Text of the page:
Press Release Feb 27, 2020

Parks Experience Record Visitation While Dealing with Staff Cuts and Growing Maintenance Backlog

For years, rampant underfunding coupled with staff cuts and increased visitation has required park staff to do far more with much less. 

Washington, DC – The National Park Service (NPS) announced today that national parks welcomed nearly 328 million visitors last year, up three percent from 2018. This announcement comes just weeks after the Trump Administration released its budget plan for 2021, proposing serious cuts to the NPS that if enacted, would jeopardize the protection, maintenance and operation of our more than 400 national parks across the country.

For years, rampant underfunding coupled with staff cuts and increased visitation has required park staff to do far more with much less. And the lack of leadership within the agency has only compounded these struggles, making it more difficult for staff to perform their duties to ensure the protection and future of our national parks. Over the past decade, the Park System has experienced a 16 percent increase in visitation while also dealing with a 14 percent reduction in staffing. A massive maintenance backlog has only added to our Park System’s problems, with nearly $12 billion in needed repairs at sites across the country. And the administration has provided no support, proposing budgets that would make the problem worse. The administration’s most recent proposal calls for a total cut of $587 million (17 percent) to the NPS, which would result in the loss of more than 950 additional Park Service staff.

For example, between 2010 and 2019:

  • Rocky Mountain National Park experience a 58 percent increase in visitation but with 13 percent fewer staff. Meanwhile, its deferred maintenance backlog grew to $84 million.
  • Zion National Park saw 4.5 million visitors (68 percent increase), but with 16 percent fewer staff. Its backlog of repair needs grew to $68 million.
  • The Statue of Liberty and Ellis Island greeted 4.2 million visitors (11 percent increase) but did so with 27 percent fewer staff. Its maintenance backlog grew to $90 million.

Congress is now beginning its appropriations process for Fiscal Year 2021. Next week, the Department of the Interior will be called to Capitol Hill to defend its budget and respond to this pattern. Meanwhile, H.R.1225: Restore Our Parks and Public Lands Act has the support of 329 bipartisan cosponsors in the U.S. House of Representatives. It’s companion bill in the Senate, S.500: Restore Our Parks Act, has 50 cosponsors. Together, this bipartisan legislation is supported by 70 percent of Congress.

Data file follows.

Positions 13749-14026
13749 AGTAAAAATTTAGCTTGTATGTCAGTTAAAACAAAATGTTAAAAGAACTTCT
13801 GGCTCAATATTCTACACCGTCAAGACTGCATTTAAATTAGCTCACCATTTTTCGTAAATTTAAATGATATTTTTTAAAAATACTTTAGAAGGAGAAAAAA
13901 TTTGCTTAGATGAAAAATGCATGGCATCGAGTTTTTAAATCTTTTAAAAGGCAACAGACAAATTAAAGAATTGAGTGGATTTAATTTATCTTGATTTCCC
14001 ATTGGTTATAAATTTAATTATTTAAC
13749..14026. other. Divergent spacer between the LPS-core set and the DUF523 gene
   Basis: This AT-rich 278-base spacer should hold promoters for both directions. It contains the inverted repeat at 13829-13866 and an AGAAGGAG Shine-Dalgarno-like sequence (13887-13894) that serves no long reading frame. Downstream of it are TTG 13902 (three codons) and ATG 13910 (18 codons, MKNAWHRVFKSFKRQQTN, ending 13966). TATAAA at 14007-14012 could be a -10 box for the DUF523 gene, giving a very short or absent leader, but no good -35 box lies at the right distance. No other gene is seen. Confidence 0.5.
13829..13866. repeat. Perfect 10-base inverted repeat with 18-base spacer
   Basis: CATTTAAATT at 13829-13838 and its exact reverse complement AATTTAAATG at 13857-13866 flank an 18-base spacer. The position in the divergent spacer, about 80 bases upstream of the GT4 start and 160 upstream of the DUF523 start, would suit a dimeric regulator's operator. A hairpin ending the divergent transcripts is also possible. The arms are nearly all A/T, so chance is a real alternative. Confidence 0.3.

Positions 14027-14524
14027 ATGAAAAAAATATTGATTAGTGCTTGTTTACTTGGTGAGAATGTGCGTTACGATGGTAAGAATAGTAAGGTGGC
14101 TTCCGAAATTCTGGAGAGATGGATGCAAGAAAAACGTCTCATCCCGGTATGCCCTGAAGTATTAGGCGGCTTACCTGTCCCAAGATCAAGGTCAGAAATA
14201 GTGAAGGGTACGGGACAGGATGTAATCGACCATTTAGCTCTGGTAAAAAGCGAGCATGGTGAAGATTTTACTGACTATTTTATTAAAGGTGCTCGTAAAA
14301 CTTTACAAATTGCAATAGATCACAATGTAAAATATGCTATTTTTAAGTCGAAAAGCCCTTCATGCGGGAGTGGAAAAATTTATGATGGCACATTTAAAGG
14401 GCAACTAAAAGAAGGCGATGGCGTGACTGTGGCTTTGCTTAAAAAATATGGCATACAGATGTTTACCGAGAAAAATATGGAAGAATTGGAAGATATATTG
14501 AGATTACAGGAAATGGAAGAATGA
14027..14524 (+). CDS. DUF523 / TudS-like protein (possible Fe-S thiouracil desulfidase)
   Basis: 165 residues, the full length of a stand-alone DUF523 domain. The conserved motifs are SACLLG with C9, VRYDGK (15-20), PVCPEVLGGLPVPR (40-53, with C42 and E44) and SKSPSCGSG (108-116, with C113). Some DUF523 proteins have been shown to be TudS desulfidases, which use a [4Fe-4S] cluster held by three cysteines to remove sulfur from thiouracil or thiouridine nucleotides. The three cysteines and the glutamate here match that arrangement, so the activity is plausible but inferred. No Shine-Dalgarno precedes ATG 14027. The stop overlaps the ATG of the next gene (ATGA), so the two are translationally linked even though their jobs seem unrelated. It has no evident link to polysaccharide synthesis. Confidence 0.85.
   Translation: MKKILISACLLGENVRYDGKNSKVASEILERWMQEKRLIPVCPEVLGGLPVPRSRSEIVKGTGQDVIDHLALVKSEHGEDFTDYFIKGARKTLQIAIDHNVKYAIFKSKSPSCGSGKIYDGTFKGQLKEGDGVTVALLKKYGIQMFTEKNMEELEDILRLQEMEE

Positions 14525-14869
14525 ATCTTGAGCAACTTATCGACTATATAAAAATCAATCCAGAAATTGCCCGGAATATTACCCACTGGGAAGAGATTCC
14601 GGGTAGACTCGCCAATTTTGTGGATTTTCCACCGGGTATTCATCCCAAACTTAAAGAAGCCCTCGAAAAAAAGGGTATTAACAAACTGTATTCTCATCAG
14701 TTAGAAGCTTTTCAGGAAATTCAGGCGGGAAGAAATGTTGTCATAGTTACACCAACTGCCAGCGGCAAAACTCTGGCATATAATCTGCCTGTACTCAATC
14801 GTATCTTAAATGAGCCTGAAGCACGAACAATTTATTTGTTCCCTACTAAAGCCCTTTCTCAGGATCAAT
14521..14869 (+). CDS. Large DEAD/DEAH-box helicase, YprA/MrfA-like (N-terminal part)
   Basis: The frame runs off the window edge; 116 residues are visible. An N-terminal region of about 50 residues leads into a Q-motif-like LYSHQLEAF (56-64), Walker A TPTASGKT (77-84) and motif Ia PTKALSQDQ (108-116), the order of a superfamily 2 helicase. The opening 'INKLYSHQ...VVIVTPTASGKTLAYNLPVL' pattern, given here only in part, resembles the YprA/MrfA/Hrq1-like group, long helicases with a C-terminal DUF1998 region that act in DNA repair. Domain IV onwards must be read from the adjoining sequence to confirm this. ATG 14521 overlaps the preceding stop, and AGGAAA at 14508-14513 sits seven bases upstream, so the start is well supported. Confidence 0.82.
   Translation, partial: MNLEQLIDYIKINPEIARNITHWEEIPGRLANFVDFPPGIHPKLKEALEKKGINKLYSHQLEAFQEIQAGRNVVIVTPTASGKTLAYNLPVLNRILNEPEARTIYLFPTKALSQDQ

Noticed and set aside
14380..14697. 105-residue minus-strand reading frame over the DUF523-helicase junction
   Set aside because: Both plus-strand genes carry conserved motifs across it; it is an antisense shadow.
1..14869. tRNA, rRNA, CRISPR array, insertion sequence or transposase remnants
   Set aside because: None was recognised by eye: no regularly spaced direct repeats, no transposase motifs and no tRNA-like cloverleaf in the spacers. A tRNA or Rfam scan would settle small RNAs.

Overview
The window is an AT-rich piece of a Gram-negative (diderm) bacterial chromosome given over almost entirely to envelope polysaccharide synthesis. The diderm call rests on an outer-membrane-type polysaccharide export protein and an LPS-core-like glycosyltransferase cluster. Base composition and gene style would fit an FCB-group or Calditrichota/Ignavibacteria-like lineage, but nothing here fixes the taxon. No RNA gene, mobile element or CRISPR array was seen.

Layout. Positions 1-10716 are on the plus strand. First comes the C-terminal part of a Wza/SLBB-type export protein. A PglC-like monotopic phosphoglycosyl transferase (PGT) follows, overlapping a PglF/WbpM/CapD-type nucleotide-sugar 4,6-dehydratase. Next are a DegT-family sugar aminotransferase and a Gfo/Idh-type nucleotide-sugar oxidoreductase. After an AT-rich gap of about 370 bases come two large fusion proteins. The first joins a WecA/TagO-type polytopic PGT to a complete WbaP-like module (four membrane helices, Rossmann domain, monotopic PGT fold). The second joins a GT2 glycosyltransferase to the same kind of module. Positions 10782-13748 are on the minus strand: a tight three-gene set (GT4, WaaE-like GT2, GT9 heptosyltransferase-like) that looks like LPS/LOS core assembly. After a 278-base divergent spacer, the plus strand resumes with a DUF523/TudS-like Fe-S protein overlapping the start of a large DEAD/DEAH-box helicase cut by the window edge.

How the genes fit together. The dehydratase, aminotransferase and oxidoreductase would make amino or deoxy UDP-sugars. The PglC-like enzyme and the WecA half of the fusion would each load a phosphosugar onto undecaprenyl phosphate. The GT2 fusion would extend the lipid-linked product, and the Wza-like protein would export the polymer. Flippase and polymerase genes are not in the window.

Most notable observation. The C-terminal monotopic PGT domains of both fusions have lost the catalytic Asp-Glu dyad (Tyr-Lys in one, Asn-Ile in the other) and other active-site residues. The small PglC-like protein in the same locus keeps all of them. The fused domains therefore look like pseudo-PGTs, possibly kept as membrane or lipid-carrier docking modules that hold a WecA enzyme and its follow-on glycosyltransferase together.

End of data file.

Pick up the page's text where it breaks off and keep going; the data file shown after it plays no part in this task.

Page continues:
Below is a statement by Theresa Pierno, President and CEO of National Parks Conservation Association:

“Year after year, we are reminded how popular our national parks are and how critical they are to local economies across the country. But while parks are experiencing more visitors than ever before, they are also dealing with a 14 percent loss of staff, a $12 billion maintenance backlog, and the threat of even more funding cuts by the administration’s insulting budget proposal. It’s unfathomable that we’ve let some of our most iconic national parks from Acadia to Everglades to Yellowstone reach this point. This situation is unsustainable and must be addressed before these treasured places suffer from damage they can’t recover from.

“Visitors from around the world come to our national parks expecting a once-in-a-lifetime experience, filled with epic hikes, iconic landscapes and the stories that have shaped our nation’s history. But more and more, visitors are met with road and trail closure signs, locked buildings and broken bathrooms, and fewer rangers to provide help. These are not the memories we want people to take away from their experience at our parks. This is not how we treat our most treasured places that protect America’s legacy.

“There are solutions on the table right now with ample bipartisan support that would help fix our parks. Now is the time for Congress to act on these solutions and make substantial investments in our parks’ resources and staff so they can continue to welcome visitors for generations to come.”


About the National Parks Conservation Association: Since 1919, the nonpartisan National Parks Conservation Association (NPCA) has been the leading voice in safeguarding our national parks. NPCA and its nearly 1.4 million members and supporters work together to protect and preserve our nation’s most iconic and inspirational places for future generations. For more information, visit

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